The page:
Study Group - Harvard Faculty, Fellows, Staff, and Students

The Challenges of Negotiating for Humanity in the XXI Century Study Group

Tue., Oct. 11, 2022 - Tue., Nov. 29, 2022

Littauer Building - Fainsod Room, 324

Over the course of four sessions, a study group led by Harvard Advanced Leadership Initiative Fellow Elayne Whyte, Ambassador of Costa Rica to the United Nations (2014-2020) and Vice Minister of Foreign Affairs (2000-2002), will examine one of the most compelling challenges of diplomacy in the XXI century: how to negotiate effective and innovative agreements addressing the global problems facing humanity today that are of transnational nature and affect humanity as a whole, both current and future generations.

The readings and discussions of this study group will seek to identify the theoretical, ethical and political underpinnings of the concept “negotiating for humanity.” It will also review experiences of negotiating around global challenges that go beyond competing national interests, transcend boundaries, affect current and future generations alike and pertain to global commons. Furthermore, these challenges constitute problems that cannot be addressed by governments alone or by one single state or institution.

Whilst the practice of diplomatic negotiations was established to secure the interests of the nation-state, the interconnected and interdependent society of the XXI century demands policy responses that transcend the interests and capabilities of individual or groups of states to protect the global commons, generate global public goods and address humanity’s challenges.

Contemporary negotiations need to address global health, inequality, and the protection of our global natural commons (oceans, ozone layer, the planet’s biodiversity, among others) for current and future generations. There are also pressing demands to tackle the existential threats that climate change or weapons of mass destruction pose to human civilization. Increased cooperation is also required to face global health risks, ocean pollution, human rights challenges posed by emerging technologies or other problems of systemic nature, such as the shortcomings of the multilateral system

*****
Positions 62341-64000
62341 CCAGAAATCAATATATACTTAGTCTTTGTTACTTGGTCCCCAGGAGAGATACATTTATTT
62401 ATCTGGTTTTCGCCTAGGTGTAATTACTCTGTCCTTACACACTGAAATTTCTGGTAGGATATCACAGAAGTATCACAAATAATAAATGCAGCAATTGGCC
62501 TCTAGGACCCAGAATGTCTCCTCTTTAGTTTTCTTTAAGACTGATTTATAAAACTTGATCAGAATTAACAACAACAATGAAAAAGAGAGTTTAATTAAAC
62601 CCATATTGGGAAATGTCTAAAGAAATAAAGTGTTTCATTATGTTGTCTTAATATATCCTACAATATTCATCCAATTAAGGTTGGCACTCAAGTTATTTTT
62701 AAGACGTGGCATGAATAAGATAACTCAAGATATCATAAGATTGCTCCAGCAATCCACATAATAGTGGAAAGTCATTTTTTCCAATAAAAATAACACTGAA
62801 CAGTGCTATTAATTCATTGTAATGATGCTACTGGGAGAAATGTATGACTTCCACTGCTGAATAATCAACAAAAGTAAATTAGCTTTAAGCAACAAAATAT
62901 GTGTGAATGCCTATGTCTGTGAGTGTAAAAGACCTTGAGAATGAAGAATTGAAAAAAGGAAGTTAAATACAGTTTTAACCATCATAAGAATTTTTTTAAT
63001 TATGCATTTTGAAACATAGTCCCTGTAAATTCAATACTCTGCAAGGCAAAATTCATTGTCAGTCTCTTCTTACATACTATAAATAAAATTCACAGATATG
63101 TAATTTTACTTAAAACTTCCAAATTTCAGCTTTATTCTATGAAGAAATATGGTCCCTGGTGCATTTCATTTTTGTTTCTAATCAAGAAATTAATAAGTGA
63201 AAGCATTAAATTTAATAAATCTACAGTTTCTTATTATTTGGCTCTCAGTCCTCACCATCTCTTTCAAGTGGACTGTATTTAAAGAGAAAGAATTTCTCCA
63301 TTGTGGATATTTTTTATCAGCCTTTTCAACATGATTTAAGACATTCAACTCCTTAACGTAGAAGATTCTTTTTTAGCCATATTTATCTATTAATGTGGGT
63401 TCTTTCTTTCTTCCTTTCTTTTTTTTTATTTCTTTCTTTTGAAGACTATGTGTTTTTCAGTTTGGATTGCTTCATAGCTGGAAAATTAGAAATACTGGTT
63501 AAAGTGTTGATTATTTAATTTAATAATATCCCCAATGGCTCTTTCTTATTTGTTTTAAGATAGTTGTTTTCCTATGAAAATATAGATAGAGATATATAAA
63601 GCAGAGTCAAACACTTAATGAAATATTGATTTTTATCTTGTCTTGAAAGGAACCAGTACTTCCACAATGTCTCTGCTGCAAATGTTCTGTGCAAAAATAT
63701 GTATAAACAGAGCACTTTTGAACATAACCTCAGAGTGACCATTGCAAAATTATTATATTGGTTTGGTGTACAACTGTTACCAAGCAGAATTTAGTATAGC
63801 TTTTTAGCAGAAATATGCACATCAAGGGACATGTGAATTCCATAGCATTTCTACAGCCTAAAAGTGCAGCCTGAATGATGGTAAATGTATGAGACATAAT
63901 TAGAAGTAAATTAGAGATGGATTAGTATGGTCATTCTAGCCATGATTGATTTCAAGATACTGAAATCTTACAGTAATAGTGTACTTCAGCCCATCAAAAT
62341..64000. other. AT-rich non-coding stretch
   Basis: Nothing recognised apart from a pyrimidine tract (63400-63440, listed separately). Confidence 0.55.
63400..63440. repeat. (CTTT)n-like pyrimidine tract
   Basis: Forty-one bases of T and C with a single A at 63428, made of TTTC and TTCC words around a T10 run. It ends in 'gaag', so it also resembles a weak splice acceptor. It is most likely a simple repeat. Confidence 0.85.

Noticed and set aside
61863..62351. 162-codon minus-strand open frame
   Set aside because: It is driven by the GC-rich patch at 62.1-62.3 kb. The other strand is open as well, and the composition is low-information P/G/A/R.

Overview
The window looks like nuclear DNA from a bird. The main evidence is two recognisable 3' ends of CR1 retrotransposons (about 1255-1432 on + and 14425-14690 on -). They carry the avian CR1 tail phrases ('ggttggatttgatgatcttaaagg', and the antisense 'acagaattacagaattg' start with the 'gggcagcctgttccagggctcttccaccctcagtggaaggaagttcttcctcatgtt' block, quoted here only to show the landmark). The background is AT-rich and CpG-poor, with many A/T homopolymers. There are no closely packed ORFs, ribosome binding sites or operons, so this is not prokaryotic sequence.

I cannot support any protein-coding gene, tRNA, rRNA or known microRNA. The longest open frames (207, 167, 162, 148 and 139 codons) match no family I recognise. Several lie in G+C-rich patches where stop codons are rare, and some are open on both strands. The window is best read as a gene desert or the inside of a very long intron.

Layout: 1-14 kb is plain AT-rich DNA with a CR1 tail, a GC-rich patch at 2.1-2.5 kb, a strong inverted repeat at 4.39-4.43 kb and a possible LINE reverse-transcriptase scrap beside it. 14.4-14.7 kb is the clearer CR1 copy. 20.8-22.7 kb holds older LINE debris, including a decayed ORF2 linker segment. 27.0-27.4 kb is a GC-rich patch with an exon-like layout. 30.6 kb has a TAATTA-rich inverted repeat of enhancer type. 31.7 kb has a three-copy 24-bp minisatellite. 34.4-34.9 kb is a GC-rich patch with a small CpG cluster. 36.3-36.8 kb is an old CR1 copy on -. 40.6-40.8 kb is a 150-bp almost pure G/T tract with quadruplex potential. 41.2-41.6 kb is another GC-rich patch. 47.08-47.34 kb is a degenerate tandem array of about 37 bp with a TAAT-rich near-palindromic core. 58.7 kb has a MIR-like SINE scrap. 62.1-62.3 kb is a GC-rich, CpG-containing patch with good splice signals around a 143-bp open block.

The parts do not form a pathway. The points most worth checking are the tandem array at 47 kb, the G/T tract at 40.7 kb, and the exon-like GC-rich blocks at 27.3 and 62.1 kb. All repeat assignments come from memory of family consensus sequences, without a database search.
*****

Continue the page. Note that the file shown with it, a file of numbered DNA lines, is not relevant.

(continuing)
Reflecting this paradigm shift in 2015 the United Nations agreed upon an “agenda for people, planet and prosperity”: the Agenda for Sustainable Development. In 2021, the Secretary General presented a new deal to deliver global public goods and address humanity’s major risks, as part of the proposals to advance a common global agenda for the future. This represents a new comprehensive, systemic approach to the international agenda, in the context of the deep systemic impact brought about by the COVID-19 pandemic and the invasion of Ukraine.

Being able to identify approaches that can be used in negotiations for humanity, the study group seeks to contribute to emerging issues of global debate, such as human migration, inequality, ocean pollution, outer space navigation and cleanup of orbit debris, the human rights protection challenges stemming from emerging technologies or the creation of an effective regime to deal with pandemics.

Workers disinfect the grounds at the Grand Mosque to help protect against the coronavirus in the Muslim holy city of Mecca, Saudi Arabia.

AP Photo/Amr Nabil

Seminar - Open to the Public

The COVID-19 Pandemic and the Muslim World

Thu., Oct. 6, 2022 | 4:15pm - 5:30pm

Belfer Building - Bell Hall, 5th Floor

Dr. Kadir Yildirim will discuss his recent research on Muslim responses to the COVID-19 pandemic, and how the pandemic affected religious practice and religiosity in parts of the Muslim world. In discussion with event moderator MEI Faculty Director, Professor Tarek Masoud, Dr. Yildirim will outline key findings from an online public opinion survey conducted in Egypt, Saudi Arabia, Turkey, Pakistan, and Indonesia and review the social and political implications of the pandemic. 

Dr. Yildirim is a fellow for the Middle East at the Baker Institute. His main research interests include politics and religion, political Islam, the politics of the Middle East, and Turkish politics.

Dr. Yildirim is the author of two books: "Muslim Democratic Parties in the Middle East: Economy and Politics of Islamist Moderation" (2015) and a forthcoming book, "The Politics of Religious Party Change: Islamist and Catholic Parties in Comparative Perspective," for which he received a Smith Richardson Foundation’s prestigious Strategy & Policy Fellows grant.  He holds a Ph.D. in political science from the Ohio State University, where he also earned an M.A. degree. Yildirim received his B.A. from Bilkent University in Ankara, Turkey.

Janne Kuusela, Defense Policy Director of Finland

The office of Mr. Janne Kuusela

Seminar - Open to the Public

Europe’s Security Landscape: The View from Finland with Janne Kuusela, Director General for Defense Policy

Tue., Sep. 27, 2022 | 2:00pm - 3:00pm

Rubenstein Building - David T. Ellwood Democracy Lab, Room 414AB